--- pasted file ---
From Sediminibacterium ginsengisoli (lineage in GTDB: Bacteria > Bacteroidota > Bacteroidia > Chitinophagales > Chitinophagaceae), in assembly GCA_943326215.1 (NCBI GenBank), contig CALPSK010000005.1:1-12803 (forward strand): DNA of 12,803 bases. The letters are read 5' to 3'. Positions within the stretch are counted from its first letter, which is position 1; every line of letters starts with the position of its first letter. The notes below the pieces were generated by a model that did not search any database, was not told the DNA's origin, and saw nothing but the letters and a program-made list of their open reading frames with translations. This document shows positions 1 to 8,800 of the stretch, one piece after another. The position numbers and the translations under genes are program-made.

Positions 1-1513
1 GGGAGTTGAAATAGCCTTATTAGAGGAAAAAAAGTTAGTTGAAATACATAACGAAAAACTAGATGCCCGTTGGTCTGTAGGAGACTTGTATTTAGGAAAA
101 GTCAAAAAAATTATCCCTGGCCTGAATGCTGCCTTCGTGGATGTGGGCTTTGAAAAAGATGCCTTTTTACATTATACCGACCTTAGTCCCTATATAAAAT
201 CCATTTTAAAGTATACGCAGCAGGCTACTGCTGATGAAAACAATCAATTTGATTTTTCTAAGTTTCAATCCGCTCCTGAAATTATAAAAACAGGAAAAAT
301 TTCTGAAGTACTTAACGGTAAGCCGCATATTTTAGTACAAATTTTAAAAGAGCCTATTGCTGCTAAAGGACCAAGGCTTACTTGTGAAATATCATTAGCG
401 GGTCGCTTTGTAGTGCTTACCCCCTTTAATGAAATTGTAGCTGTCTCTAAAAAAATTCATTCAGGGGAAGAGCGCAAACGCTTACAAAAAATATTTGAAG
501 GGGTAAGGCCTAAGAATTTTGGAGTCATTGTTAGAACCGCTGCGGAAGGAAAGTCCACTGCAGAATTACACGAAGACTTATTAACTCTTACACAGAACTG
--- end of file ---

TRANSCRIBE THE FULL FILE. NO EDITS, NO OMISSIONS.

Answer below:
From Sediminibacterium ginsengisoli (lineage in GTDB: Bacteria > Bacteroidota > Bacteroidia > Chitinophagales > Chitinophagaceae), in assembly GCA_943326215.1 (NCBI GenBank), contig CALPSK010000005.1:1-12803 (forward strand): DNA of 12,803 bases. The letters are read 5' to 3'. Positions within the stretch are counted from its first letter, which is position 1; every line of letters starts with the position of its first letter. The notes below the pieces were generated by a model that did not search any database, was not told the DNA's origin, and saw nothing but the letters and a program-made list of their open reading frames with translations. This document shows positions 1 to 8,800 of the stretch, one piece after another. The position numbers and the translations under genes are program-made.

Positions 1-1513
1 GGGAGTTGAAATAGCCTTATTAGAGGAAAAAAAGTTAGTTGAAATACATAACGAAAAACTAGATGCCCGTTGGTCTGTAGGAGACTTGTATTTAGGAAAA
101 GTCAAAAAAATTATCCCTGGCCTGAATGCTGCCTTCGTGGATGTGGGCTTTGAAAAAGATGCCTTTTTACATTATACCGACCTTAGTCCCTATATAAAAT
201 CCATTTTAAAGTATACGCAGCAGGCTACTGCTGATGAAAACAATCAATTTGATTTTTCTAAGTTTCAATCCGCTCCTGAAATTATAAAAACAGGAAAAAT
301 TTCTGAAGTACTTAACGGTAAGCCGCATATTTTAGTACAAATTTTAAAAGAGCCTATTGCTGCTAAAGGACCAAGGCTTACTTGTGAAATATCATTAGCG
401 GGTCGCTTTGTAGTGCTTACCCCCTTTAATGAAATTGTAGCTGTCTCTAAAAAAATTCATTCAGGGGAAGAGCGCAAACGCTTACAAAAAATATTTGAAG
501 GGGTAAGGCCTAAGAATTTTGGAGTCATTGTTAGAACCGCTGCGGAAGGAAAGTCCACTGCAGAATTACACGAAGACTTATTAACTCTTACACAGAACTG